Ahmadiyya History

A Short Introduction to Waiblingen

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Ansar Bilal , Frankfurt, Germany & Tariq Mahmood, Toronto, Canada

A picturesque old town with half-timbered houses and castles lies deep in the south of Germany. Its name is Waiblingen, and though it has just 56,000 inhabitants, this small town with deep roots has recently grown another branch.

The town of Waiblingen is located in the state of Baden-Württemberg and is northeast of the city of Stuttgart, the sixth-largest city in Germany. The city itself has a history dating back to the Middle Ages.

Waiblingen’s Ahmadiyya Community was founded in 1988 by ten members who had left Pakistan because of religious persecution. That community now has 400 members. For the first four years, Friday Prayers and meetings were held in the asylum centres where the members were living at the time. Humble beginnings soon changed into beautiful friendships, as the Catholic Parish nearby allowed the community members to hold their prayers and meetings on their premises without payment.

During this time, the Ahmadiyya Community began helping out their local town in all sorts of ways. They began holding charity runs and fed the homeless. They would donate to food banks and donate blood in an effort to save lives. They would visit retirement homes to spend time with the elderly. They followed the traditions of the worldwide Ahmadiyya Community by holding clean-ups on New Year’s Day, picking up litter in the streets.

They would plant trees in a global effort to help reduce the impact of climate change. Above all, they would hold interfaith dialogue events in an effort to understand their fellow town members, and to spread the beautiful teachings of Islam so that disinformation would be tackled. All these civic duties and more continue to this day.

But as the Community in Waiblingen grew, so did their need for a permanent home.

The Nasir Mosque

As the members desired a place to congregate and pray, they searched for a suitable plot of land. They found a property in a more remote industrial area in 2006, and submitted a building application for it. However, before the application was approved, the newly-elected mayor and city’s construction manager visited and encouraged the community to find land closer to the city centre and heart of the city. Thus, the application was withdrawn and the search continued.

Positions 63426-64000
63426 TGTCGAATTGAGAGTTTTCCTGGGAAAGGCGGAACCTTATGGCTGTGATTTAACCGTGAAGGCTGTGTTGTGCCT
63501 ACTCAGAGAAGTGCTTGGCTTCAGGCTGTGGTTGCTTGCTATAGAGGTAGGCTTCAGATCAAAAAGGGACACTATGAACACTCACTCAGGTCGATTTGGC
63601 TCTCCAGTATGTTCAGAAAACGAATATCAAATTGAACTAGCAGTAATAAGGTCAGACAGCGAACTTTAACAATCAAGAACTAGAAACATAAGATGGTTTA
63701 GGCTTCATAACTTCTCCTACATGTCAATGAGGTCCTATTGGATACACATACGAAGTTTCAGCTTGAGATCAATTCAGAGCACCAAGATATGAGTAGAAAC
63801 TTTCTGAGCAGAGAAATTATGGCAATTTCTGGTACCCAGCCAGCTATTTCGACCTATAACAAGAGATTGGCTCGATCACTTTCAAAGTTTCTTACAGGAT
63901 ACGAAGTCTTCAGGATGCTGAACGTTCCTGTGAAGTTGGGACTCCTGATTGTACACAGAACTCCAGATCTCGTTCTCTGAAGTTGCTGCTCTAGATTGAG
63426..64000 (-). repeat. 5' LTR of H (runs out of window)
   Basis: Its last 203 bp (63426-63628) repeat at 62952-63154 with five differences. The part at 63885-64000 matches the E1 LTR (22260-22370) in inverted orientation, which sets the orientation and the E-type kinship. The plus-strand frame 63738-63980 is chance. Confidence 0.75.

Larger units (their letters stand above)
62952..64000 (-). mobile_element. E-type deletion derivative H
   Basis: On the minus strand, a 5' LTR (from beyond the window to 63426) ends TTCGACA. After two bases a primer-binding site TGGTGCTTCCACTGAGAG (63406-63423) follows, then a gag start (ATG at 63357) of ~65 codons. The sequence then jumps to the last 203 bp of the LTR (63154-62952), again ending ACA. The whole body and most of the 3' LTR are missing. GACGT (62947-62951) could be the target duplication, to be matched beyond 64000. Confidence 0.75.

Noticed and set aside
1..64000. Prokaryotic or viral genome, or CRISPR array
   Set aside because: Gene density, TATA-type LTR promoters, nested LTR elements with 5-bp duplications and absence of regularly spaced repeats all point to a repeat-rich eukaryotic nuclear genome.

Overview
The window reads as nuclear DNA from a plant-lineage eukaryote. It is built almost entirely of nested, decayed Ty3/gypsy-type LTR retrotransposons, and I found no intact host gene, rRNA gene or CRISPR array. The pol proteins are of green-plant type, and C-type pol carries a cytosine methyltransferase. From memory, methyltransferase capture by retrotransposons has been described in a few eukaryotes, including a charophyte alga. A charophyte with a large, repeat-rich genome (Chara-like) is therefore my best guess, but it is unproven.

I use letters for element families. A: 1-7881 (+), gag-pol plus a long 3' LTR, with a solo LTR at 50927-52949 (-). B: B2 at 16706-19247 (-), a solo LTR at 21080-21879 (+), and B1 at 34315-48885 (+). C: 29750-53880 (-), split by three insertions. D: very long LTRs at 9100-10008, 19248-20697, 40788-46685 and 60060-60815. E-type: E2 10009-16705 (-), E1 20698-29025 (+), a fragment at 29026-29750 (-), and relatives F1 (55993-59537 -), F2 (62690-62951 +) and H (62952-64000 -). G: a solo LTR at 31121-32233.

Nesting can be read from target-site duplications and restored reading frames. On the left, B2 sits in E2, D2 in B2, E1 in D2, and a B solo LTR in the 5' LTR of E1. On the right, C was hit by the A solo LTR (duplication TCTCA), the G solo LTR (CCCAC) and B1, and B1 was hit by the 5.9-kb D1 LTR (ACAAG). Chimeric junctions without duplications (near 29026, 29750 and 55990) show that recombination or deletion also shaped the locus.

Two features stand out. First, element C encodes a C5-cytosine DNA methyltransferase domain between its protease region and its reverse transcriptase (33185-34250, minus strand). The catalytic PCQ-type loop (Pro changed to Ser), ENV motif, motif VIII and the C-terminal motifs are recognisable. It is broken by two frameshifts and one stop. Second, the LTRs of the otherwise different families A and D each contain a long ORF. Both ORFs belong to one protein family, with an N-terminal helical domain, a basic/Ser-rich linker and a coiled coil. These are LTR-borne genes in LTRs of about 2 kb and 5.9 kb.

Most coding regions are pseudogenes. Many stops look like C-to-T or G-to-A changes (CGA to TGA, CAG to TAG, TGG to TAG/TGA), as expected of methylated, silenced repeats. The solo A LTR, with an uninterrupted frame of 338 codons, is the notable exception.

In 2015, the Community was finally able to acquire a 575-square-metre property near the railway station. The foundation stone was laid a year later, and the mosque’s construction was completed in 2021. In total, the mosque cost over 1.5 million euros, which was raised by the Ahmadi members of the city themselves. It was named the ‘Nasir’ Mosque, or the ‘Mosque of the Helper’.

With the Nasir Mosque in the city centre, the citizens of Waiblingen have another point of contact for dialogue and exchange. The doors of the mosque are open to everyone, regardless of origin or faith.

The mosque has prayer rooms for both men and women so that all can come and worship Allah the Almighty. It also contains a multi-purpose room, a kitchen, and was designed to be accessible for those who are physically disabled. Though mosques have their own style dating back thousands of years, this mosque has also incorporated modern design in a melding of Islamic and Western architecture.

Above all, the Nasir Mosque provides a place for the citizens of Waiblingen to connect with Islam, engage in peaceful dialogue and worship their Creator. The doors of the mosque are open to all, regardless of background or faith, adding to the rich culture of Waiblingen.

About the Authors: Ansar Bilal Anwar is a graduate from the Ahmadiyya Institute of Languages and Theology UK and is currently serving as an Imam of the Ahmadiyya Muslim Community in Germany. He is the chief Editor of the German edition of The Review of Religions.

Tariq Mahmood is an Imam of the Ahmadiyya Muslim Community in Canada and serves as Secretary of The Existence Project Team for The Review of Religions.